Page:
What it is:
Mandatory Convertibles are hybrid securities (bonds linked to equities) that automatically convert to equity (stock) at a pre-determined date. Common names are PERCS (Preferred Equity Redemption Cumulative Stock) and DECS (Debt Exchangeable for Common Stock or Dividend Enhanced Convertible Securities).
How it works/Example:
A company may wish to issue common stock but feel that the time is not right to do so, either because of general market conditions or due to the price pressure it might place on the current shares outstanding. In this case, the company may decide to issue mandatory convertibles to achieve the same goal; namely, raising capital for the company. The investor may receive a higher income from this type of bond to compensate for not receiving full appreciation potential of the stock and its dividends.
As a rule, three items characterize this type of security: 1) conversion to equity is mandatory; 2) the dividend yield is generally higher compared to the underlying stock; and 3) the appreciation is capped or limited compared to the underlying common stock.
For example, Company XYZ may issue mandatory convertibles that pay a yield of 12% and are converted to common shares one year after the issue date at a ratio of 1:1. Investors will receive a 12% income stream for the next year. After the maturity date, these investors would then own one share of common XYZ stock in place of each bond held.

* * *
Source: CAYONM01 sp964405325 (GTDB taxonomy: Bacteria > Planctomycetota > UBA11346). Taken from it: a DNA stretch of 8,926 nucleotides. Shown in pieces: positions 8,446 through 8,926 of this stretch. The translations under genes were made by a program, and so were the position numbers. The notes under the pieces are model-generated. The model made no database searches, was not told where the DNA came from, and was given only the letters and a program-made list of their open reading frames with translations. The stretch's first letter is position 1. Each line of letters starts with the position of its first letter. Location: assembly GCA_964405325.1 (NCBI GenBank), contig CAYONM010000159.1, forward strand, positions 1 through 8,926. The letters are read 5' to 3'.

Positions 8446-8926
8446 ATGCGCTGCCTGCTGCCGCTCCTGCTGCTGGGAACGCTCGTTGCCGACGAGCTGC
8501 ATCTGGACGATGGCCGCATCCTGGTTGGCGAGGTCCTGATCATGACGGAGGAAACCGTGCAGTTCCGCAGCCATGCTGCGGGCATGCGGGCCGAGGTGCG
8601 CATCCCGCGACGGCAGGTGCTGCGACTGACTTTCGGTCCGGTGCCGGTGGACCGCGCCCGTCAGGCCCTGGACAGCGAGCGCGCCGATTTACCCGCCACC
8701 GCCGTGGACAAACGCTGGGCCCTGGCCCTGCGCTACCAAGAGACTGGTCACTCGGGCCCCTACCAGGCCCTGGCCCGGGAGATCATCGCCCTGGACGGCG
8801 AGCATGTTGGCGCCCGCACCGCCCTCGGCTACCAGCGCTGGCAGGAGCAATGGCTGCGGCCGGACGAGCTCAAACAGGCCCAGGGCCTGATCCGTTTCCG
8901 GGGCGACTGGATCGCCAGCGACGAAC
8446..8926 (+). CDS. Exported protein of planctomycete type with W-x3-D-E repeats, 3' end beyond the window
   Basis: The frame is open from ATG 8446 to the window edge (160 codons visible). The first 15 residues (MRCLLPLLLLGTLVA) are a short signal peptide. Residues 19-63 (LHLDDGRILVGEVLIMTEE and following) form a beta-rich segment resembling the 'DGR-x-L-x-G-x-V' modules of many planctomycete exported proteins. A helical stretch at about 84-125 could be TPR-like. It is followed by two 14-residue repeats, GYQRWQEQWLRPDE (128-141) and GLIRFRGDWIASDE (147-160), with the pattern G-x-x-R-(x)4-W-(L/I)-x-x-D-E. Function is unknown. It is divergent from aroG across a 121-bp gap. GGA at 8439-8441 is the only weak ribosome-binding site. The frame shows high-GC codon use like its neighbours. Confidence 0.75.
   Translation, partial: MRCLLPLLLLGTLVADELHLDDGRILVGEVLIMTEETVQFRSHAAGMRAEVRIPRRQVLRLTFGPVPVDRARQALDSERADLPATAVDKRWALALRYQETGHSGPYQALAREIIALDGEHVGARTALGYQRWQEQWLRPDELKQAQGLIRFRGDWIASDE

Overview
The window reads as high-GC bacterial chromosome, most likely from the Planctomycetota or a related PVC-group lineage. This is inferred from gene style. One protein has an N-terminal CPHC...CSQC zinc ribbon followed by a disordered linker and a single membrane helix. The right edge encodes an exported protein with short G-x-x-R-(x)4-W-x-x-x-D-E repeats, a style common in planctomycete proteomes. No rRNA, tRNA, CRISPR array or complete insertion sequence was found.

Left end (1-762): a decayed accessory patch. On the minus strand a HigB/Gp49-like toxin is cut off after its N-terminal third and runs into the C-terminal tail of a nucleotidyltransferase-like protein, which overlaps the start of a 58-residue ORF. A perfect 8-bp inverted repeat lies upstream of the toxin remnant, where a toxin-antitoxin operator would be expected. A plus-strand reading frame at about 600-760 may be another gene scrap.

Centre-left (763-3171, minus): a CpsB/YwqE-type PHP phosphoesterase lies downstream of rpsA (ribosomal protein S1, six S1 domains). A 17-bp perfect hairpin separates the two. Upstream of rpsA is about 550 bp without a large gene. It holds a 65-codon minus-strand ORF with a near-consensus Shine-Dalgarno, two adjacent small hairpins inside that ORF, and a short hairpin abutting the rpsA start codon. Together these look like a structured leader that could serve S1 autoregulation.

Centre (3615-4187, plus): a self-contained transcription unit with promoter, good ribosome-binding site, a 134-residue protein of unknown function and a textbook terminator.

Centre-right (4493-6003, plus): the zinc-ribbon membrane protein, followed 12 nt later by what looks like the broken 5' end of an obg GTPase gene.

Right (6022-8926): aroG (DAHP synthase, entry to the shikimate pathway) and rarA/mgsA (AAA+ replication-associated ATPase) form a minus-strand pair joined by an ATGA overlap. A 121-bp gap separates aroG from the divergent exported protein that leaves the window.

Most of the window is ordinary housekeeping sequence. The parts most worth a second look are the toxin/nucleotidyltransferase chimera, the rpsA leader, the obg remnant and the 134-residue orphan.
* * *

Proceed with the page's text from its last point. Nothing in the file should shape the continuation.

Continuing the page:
Why it matters:
Mandatory convertibles are a financing mechanism, available to corporations, that avoid some of the downside risks of pure debt or equity issues. Unlike pure debt issues, such as corporate bonds, mandatory convertibles do not pose a credit risk later for the company issuing them since they eventually convert to equity. Mandatory convertibles also alleviate some of the downward pressure a pure equity issuance would place on the underlying stock since they are not immediately converted to shares.
Investors may find mandatory convertibles attractive since they usually provide a higher yield than the underlying stock and a chance at additional gains (although usually limited) if the underlying stock appreciates in price.